This Year, Hopscotch Becomes America’s Best Music Festival

This Year, Hopscotch Becomes America’s Best Music Festival

April, 18, 2012, by Jedidiah

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Flaming Lips Hopscotch 2011 - photo credit Jedidiah Gant

At the top of the internet conversation earlier this week was the California music fest Coachella's flashy hologram performances by the late rappers Tupac Shakur and Nate Dogg. While I personally find this quite remarkable as a technological achievement, it goes to show what Coachella is known for, flexing its music festival muscles. Looking at the Coachella poster, it takes three or four lines to find one band that the average music listener hasn't heard on repeat in department stores, Toyota Commercials and kissing scenes on TV shows over the past few years. There were some amazing artists in the desert over the past weekend, but Coachella functions as a top down festival, booking the biggest and best of bands that will draw massive crowds. I question its motive. For the love of the music or the money?

Generally, this pattern has become commonplace for many of the festivals across the US and the globe. From Coachella, Bonnaroo, Sasquatch, Lollapalooza, Moog, and Austin City Limits, festivals have become mostly top down, booking huge bands that draw equally huge crowds and huge sponsors. While most of the acts at these fests are great musicians, there are too many huge bands, many of which are billed against each other all weekend long. There's little room for musical discovery at these fests, a lot of attendees know and want to see almost every band on the list. It's fun, but not groundbreaking and progressive as an infrastructure.

A few other festivals have taken an opposing route. Pitchfork could almost act as a top down festival but it's more of a middle ground event, booking a few big bands (Vampire Weekend, Feist, Godspeed, etc) and leaving the rest of the lineup to up-and-coming artists that the website is known to promote very heavily. Although most of the attendees of P4K fest surely read the website on a daily basis, there is still some level of discovery that happens for most of the music public on the grounds. 

South by Southwest in Austin is one of the oldest 'fests' and has always been a bottom up event. Bands fly from all over the world to slide 30 minutes of tunes in front of music lovers and critics who have also flown to Austin to discover these bands. SXSW is the music equivalent of a kickstarter campaign, bands screaming SUPPORT OUR MUSIC! There are a handful of well known bands, but the majority of the festival is unsigned and unheard bands looking for an audience. And, that's why it works so well, we love finding new music. 

Enter the Independent Weekly's Hopscotch Music Festival. In ONLY its third year, Hopscotch has jumped leaps and bounds in less than 1,000 days to become one of the premiere music weekends in the country. There are a handful of bands you've probably heard of, but that's about it. The rest of the fest is about discovery and trust. You put your trust in the festival's co-curators Greg Lowenhagen and Grayson Currin, who have proved year-end and year-out that their musical taste is exquisite and worth this trust. I find myself digging through the lineup to find bands that I think would put on amazing shows. I dig through line after line of bands I've never heard of, only to find one of my favorite new bands buried below these other unfamiliar names. That means that, more than likely, the bands above that are, ummm, better than this band (oh say Mark McGuire or Ducktails) that I've listened to on repeat for a few years!? Yes, please.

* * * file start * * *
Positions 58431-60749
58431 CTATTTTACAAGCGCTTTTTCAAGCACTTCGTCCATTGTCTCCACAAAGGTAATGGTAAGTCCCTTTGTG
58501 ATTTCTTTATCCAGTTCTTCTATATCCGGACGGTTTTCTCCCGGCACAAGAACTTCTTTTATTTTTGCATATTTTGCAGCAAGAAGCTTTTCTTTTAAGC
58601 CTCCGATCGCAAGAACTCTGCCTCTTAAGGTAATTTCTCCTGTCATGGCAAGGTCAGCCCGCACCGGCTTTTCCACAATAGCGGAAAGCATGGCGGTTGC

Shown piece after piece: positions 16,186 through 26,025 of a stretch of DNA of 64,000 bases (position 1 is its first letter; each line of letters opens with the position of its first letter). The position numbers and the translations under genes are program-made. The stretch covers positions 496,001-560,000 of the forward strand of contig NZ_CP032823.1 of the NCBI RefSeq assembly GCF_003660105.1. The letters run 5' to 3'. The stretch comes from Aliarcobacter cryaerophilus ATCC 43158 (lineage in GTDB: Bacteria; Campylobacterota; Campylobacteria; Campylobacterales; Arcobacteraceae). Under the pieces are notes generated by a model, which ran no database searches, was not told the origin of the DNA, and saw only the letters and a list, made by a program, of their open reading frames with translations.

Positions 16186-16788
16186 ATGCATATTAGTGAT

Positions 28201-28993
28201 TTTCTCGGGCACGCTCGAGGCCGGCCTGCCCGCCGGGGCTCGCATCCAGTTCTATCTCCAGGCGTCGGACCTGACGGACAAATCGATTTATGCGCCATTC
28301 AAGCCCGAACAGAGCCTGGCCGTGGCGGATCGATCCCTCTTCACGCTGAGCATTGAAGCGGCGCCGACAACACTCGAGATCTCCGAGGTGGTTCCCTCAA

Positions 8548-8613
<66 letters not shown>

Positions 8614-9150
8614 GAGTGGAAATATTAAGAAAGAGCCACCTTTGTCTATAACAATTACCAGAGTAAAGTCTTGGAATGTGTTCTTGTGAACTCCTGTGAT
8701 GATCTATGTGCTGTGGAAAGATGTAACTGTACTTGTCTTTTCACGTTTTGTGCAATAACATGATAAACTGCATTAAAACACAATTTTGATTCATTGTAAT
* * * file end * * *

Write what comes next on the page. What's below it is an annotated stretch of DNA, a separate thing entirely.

Death Grips - photo by KnockSteady

Another reason Hopscotch works so well is that it highlights Raleigh, one of the fastest growing cities in America. The three day festival highlights the city's majestic venues (Memorial Auditorium) and it's grittiest (Slim's). It brings music lovers from all over the state, country and globe to see a bunch of Avant-garde musicians perform once in a lifetime sets, individual or collaborative in OUR city. I see big things for Hopscotch. There is a lot of potential in where this is going. While the music industry continues to struggle on the album sales level, it continues to thrive in the live arena and Hopscotch is proof. A few years from now, Raleigh will be known as a live music destination, I can promise that.

As a sit here listening through fantastic tunes by Exit Music, Class Actress and Silver Swans (three bands I had never heard of before seeing the Hopscotch 2012 lineup), I find myself realizing that this kind of a event is a music lover's dream. There's a ton of amazing bands that are just waiting to be discovered. You've probably heard little to nothing about the band Death Grips (photo above), but I can promise that his show at CAM in September will be one of the craziest events of the weekend, likely to blow my mind, and yours. You may not be able to get into venue A, but I promise that the show at venue B, C or D is just as good, if not better. These aren't average bands just picked to fill a bill or make cash. The one-off performances, the collaborations, the surprises, these make Hopscotch special and unlike any of the festivals mentioned above. The grassroots community explosion that happens on Hopscotch weekend is phenomenal. It enriches and transforms our city and will again this Fall. By September, the buzz on many of these unfamiliar (to you) bands will be bigger and you'll likely hear a lot from many of them in 2013. You may even hear one of their tunes in a Honda commercial or on the final credits of ABC's next big teen comedy.

Check out the lineup of 175 bands playing Hopscotch 2012

Listen to the bands playing Hopscotch 2012 over at The Hopscotch Spotify Playlist

Read More

Music, Other posts by Jedidiah.


Hopscotch Music FestivalHopscotch Music Festival 2012


  • Brad
    04/18 09:25 AM

    “Hopscotch is the best music festival in the country because it’s full of bands you’ve never heard of.” Seriously? That’s about the most hipster thing I’ve ever heard - and I live in Durham.

    It’s absolutely great to have so much great undiscovered talent on display, and it’s great that Hopscotch showcases Raleigh, but don’t get ahead of yourself.